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Man Convicted of Attempting to Build Radioactive Device to Kill Muslims

© AP Photo / Stephan SavoiaMuslim men sit on their prayer rug as visiting Imam Muhammad Adeyinka Mendes delivers his sermon before prayers in the mosque at the Islamic Society of Boston Cultural Center Friday, April 24, 2015, in Boston
Muslim men sit on their prayer rug as visiting Imam Muhammad Adeyinka Mendes delivers his sermon before prayers in the mosque at the Islamic Society of Boston Cultural Center Friday, April 24, 2015, in Boston - Sputnik International
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A self-professed white supremacist has been convicted of attempting to build a weapon of mass destruction to use against Muslims in upstate New York, the US Department of Justice announced in a statement.

WASHINGTON (Sputnik) — In 2012, the FBI had been informed that 51-year-old Glendon Scott Crawford had approached local Jewish organizations in an attempt to find others to help him develop technology that could be used agianst those “whom he perceived to be enemies of Israel,” the Justice Department said on Friday.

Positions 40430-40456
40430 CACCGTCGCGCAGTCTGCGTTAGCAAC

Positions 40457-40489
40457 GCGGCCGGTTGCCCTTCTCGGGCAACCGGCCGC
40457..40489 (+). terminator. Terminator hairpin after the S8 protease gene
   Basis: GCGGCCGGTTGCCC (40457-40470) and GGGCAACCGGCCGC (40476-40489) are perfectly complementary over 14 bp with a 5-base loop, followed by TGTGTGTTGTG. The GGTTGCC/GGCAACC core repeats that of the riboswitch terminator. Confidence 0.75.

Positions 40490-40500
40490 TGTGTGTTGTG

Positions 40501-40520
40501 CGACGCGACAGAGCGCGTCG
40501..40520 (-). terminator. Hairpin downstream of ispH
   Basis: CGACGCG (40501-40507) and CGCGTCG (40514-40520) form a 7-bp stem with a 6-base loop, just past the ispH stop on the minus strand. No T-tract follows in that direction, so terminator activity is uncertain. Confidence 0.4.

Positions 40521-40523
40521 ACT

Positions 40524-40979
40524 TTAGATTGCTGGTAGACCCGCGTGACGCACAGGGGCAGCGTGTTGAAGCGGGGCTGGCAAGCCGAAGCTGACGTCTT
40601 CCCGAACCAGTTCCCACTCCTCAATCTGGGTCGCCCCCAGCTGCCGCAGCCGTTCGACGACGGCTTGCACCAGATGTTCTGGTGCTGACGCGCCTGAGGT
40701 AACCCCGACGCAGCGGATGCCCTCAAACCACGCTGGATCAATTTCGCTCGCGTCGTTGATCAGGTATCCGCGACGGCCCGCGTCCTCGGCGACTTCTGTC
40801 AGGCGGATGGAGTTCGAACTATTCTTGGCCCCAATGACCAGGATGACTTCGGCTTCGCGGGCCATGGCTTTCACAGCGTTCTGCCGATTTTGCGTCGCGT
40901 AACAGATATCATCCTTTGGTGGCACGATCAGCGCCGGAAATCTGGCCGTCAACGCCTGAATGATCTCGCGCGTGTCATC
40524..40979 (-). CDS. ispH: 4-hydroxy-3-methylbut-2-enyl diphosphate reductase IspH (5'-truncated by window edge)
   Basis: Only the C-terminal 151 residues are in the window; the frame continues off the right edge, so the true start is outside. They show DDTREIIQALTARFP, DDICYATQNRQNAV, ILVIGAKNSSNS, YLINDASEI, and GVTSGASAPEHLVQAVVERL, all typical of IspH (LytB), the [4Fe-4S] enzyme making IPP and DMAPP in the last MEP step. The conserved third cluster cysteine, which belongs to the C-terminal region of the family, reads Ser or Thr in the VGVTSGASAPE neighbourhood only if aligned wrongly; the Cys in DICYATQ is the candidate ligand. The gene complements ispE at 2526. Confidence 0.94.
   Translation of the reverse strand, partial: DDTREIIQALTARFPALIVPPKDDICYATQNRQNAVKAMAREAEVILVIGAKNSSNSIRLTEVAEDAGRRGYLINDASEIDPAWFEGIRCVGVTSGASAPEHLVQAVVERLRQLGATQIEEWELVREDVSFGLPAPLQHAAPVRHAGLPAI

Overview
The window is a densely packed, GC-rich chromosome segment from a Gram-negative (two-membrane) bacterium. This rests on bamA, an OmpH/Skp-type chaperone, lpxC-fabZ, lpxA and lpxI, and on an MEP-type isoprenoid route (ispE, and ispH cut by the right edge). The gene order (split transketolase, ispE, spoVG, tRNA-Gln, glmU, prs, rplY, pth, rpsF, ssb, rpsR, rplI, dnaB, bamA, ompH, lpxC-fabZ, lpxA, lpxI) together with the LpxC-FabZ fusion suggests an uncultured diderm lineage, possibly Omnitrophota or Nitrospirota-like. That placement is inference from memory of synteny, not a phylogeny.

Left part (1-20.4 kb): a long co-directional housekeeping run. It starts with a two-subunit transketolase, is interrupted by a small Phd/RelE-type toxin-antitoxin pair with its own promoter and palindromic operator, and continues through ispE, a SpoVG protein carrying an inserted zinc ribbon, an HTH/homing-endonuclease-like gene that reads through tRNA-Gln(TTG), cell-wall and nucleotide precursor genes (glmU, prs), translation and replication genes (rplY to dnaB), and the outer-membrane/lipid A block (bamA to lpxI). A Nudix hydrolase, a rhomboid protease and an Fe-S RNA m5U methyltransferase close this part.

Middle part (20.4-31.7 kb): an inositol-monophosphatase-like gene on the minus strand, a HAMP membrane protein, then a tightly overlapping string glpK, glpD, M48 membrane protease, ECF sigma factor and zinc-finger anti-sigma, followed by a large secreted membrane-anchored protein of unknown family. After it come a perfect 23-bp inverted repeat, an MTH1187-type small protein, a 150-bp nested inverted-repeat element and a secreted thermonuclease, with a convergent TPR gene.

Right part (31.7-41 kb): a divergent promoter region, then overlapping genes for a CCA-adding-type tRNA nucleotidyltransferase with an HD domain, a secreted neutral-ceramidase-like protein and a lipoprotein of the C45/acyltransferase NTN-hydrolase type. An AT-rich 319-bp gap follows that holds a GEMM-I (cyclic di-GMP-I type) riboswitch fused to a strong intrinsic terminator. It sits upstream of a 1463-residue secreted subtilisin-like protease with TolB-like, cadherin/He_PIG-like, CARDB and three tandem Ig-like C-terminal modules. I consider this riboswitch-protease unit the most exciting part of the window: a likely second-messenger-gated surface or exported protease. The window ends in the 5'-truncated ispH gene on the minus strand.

“During a 14-month investigation, the Albany FBI Joint Terrorism Task Force learned that Crawford was attempting to solicit funds to purchase, and then weaponize, a commercially available X-ray machine so that it could be used to injure or kill others by exposing them to lethal doses of radiation,” the the Justice Department statement read.

Crawford later scouted out mosques in Albany and Schenectady, as well as an Islamic community center and the New York Governor’s mansion as possible targets of his attack.

He also told undercover agents that he had planned to place the radiological device in a van or truck and would park the vehicle near a target while remotely activating the device so it would shoot lethal doses of radiation.

The conviction carries multiple penalties, including a maximum sentence of life in prison for attempting to produce and use a radiological dispersal device and a weapon of mass destruction, as well as a $2 million fine for attempting to produce and use a radiological dispersal device and a fine of $250,000 on the other charges.

Crawford is scheduled to be sentence in December 2015. He is the first person to be found guilty for attempting to build a radiological dispersal device, a statute that was passed in Congress in 2004.

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